Columbia 's flaw

March 02, 1995

For all the genius exhibited by James W. Rouse in designing Columbia, he managed to inject a fundamental flaw into the organization he created to provide services to its residents.

In setting up the non-profit Columbia Association, Mr. Rouse minimized the role of government and politics in the affairs of the planned city. By limiting voting rights and insisting on non-partisan elections to the Columbia Council, which oversees the association, he handicapped the city's governance by guaranteeing that it reports to a group of political and bureaucratic novices.

The legacy of that early decision can be seen most poignantly at this time every year, when the Columbia Council approves a budget for the association.

The annual travesty usually culminates in the council virtually rubber-stamping the spending priorities laid out by the association's staff, even as council members lament their inability to do otherwise. This occurs despite the fact that setting the budget is the most critical duty that confronts the council and it is given months to work on it.

This year's deliberations were only a slight improvement over previous years. The council managed to trim a paltry $200,000 from its $33 million operating budget, while cutting $800,000 from proposed spending on capital projects.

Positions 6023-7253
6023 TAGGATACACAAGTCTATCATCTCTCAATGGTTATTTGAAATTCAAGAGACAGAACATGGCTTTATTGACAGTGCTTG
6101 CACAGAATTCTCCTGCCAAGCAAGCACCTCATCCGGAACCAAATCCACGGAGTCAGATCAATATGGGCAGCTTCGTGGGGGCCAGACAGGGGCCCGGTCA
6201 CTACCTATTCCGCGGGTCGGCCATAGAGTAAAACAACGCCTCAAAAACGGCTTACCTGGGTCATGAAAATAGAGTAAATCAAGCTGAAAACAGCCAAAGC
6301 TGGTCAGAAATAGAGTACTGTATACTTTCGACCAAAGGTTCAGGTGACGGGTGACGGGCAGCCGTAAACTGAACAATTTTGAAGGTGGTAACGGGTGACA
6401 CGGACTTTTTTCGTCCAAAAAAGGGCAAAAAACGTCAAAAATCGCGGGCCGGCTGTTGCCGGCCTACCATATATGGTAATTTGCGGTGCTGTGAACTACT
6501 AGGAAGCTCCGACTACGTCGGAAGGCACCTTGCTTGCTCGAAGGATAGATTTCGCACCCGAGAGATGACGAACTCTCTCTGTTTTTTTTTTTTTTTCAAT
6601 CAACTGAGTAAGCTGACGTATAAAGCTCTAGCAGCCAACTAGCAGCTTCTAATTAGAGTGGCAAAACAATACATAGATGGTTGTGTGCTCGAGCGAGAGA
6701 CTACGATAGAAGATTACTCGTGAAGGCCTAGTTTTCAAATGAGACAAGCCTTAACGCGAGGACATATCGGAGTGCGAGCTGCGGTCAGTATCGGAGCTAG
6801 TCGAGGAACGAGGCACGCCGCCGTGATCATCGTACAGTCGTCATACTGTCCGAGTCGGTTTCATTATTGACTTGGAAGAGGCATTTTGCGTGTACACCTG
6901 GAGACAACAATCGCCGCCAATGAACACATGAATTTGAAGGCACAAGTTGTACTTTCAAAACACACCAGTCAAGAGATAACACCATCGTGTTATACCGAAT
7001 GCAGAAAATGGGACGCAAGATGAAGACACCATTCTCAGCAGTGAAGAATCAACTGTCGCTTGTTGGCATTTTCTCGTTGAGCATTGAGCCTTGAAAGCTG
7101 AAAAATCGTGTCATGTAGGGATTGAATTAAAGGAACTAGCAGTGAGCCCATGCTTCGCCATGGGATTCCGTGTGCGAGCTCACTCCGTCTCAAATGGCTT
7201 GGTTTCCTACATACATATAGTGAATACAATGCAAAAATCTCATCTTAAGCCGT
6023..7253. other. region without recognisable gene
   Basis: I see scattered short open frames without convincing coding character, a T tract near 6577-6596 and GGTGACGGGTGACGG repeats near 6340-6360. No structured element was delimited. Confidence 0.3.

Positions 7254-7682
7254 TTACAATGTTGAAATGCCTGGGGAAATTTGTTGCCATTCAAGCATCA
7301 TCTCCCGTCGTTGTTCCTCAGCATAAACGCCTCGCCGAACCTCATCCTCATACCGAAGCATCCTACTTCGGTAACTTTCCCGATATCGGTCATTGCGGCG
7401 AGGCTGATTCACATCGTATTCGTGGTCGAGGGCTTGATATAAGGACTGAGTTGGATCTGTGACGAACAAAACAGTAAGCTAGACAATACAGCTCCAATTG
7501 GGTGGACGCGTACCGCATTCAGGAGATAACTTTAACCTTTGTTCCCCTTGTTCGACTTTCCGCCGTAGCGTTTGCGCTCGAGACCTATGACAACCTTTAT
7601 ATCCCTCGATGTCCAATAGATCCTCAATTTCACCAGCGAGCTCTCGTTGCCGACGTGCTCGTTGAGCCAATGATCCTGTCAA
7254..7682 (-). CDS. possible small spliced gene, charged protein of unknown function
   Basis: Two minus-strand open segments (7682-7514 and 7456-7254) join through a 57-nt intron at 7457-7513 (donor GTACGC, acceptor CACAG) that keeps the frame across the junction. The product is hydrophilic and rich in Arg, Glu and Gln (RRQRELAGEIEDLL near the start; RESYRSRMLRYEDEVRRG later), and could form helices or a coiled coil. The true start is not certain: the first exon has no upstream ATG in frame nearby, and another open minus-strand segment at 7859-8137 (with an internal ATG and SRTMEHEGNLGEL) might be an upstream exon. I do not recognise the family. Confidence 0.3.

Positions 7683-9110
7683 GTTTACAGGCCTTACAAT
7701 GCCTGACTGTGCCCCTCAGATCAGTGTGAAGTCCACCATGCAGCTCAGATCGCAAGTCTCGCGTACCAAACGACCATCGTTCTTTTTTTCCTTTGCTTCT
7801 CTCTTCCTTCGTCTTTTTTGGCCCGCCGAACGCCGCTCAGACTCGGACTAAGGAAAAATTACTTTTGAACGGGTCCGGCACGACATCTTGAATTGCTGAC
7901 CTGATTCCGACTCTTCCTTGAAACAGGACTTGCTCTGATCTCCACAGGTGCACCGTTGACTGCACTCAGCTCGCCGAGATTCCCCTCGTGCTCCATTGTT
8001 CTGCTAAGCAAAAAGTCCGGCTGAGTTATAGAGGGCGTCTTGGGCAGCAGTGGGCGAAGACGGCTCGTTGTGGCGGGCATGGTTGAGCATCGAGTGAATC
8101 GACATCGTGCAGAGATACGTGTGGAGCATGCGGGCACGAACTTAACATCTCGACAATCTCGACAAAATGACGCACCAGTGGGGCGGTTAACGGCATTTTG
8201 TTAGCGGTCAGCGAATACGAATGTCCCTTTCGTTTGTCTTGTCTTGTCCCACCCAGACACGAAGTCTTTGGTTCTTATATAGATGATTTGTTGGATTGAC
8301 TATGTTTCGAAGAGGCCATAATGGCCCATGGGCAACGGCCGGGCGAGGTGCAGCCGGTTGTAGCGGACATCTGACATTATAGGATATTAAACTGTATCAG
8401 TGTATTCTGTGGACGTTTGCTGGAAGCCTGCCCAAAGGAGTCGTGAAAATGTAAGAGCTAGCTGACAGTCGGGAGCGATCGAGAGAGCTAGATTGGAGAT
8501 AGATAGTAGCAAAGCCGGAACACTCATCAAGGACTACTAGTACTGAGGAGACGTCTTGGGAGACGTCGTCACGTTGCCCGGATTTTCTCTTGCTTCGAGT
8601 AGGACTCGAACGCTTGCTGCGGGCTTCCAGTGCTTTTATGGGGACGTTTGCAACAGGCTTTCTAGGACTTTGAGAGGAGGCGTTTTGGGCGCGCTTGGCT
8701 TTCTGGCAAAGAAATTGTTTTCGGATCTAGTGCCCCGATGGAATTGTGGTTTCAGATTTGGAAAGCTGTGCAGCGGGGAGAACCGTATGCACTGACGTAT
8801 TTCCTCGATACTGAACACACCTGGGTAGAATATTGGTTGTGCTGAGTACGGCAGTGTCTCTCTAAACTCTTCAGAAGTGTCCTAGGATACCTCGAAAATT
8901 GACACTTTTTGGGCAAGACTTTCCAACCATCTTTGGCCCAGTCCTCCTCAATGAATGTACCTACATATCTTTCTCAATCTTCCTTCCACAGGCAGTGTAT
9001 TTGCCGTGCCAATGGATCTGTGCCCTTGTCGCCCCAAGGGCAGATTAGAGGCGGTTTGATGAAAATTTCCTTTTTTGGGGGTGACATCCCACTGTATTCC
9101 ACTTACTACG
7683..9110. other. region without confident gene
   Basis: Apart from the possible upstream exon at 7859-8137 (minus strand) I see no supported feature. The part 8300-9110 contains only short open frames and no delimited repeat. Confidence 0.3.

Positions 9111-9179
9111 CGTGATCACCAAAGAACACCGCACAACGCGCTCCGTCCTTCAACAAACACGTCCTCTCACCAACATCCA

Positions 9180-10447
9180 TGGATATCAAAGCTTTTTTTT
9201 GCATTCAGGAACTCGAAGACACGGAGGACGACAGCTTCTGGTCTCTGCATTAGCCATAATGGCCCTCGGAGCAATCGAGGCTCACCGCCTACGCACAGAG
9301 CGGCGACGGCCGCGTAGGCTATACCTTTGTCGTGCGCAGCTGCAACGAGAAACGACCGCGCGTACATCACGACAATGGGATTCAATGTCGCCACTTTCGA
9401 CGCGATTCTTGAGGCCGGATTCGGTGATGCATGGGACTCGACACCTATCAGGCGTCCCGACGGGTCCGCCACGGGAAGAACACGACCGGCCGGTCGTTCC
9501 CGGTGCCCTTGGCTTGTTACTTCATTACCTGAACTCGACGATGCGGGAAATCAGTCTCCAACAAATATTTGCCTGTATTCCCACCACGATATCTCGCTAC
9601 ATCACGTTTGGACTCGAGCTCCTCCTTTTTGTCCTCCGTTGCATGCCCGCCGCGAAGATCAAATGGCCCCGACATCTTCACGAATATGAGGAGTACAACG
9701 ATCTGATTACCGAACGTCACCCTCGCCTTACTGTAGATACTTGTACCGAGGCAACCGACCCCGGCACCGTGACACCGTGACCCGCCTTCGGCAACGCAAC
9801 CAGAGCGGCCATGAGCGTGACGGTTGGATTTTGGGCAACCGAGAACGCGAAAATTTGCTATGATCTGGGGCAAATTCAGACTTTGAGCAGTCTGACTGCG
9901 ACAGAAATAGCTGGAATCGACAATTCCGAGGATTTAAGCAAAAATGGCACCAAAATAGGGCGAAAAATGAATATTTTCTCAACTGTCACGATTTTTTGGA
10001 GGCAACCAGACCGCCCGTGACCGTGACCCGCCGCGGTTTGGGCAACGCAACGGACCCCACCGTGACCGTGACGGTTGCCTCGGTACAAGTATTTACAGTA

But some council members lamented that they lacked the resources to do more. The most telling comment came from Vice Chairman David W. Berson, who said, "Unfortunately we don't have enough information on the operating budget to know which programs to cut specifically or where to cut."

To justify the council by claiming a lack of time to gather the information is a feeble excuse. As Councilwoman Evelyn Richardson aptly pointed out, the council provides guidance to staff members about budget priorities months in advance of a document being produced.

Council members say they were caught off guard by the number of residents this year who said they wanted the association's spending curtailed. Members said they didn't have enough time to react.

That's a poor excuse, but it carries some weight when one considers the mistake made when the Columbia concept was implemented a quarter-century ago. There is something to be said for elected officials who have the political wherewithal to give the community what it wants.

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